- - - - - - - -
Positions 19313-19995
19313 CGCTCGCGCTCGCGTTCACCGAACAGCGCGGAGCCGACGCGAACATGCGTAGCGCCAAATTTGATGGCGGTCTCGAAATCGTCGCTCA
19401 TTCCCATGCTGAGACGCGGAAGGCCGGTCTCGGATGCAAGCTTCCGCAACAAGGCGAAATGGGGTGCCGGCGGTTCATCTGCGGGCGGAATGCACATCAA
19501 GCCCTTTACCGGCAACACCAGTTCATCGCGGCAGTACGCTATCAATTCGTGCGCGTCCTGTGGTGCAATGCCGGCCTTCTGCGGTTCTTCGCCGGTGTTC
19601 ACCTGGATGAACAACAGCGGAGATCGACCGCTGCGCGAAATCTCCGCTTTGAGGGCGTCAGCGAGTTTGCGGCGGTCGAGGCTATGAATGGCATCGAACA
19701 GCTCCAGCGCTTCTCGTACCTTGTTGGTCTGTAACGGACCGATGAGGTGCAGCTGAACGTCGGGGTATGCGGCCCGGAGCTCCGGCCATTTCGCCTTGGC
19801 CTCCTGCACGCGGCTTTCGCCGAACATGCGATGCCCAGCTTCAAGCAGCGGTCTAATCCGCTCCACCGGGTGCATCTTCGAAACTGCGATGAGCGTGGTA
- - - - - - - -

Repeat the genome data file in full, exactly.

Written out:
Positions 19313-19995
19313 CGCTCGCGCTCGCGTTCACCGAACAGCGCGGAGCCGACGCGAACATGCGTAGCGCCAAATTTGATGGCGGTCTCGAAATCGTCGCTCA
19401 TTCCCATGCTGAGACGCGGAAGGCCGGTCTCGGATGCAAGCTTCCGCAACAAGGCGAAATGGGGTGCCGGCGGTTCATCTGCGGGCGGAATGCACATCAA
19501 GCCCTTTACCGGCAACACCAGTTCATCGCGGCAGTACGCTATCAATTCGTGCGCGTCCTGTGGTGCAATGCCGGCCTTCTGCGGTTCTTCGCCGGTGTTC
19601 ACCTGGATGAACAACAGCGGAGATCGACCGCTGCGCGAAATCTCCGCTTTGAGGGCGTCAGCGAGTTTGCGGCGGTCGAGGCTATGAATGGCATCGAACA
19701 GCTCCAGCGCTTCTCGTACCTTGTTGGTCTGTAACGGACCGATGAGGTGCAGCTGAACGTCGGGGTATGCGGCCCGGAGCTCCGGCCATTTCGCCTTGGC
19801 CTCCTGCACGCGGCTTTCGCCGAACATGCGATGCCCAGCTTCAAGCAGCGGTCTAATCCGCTCCACCGGGTGCATCTTCGAAACTGCGATGAGCGTGGTA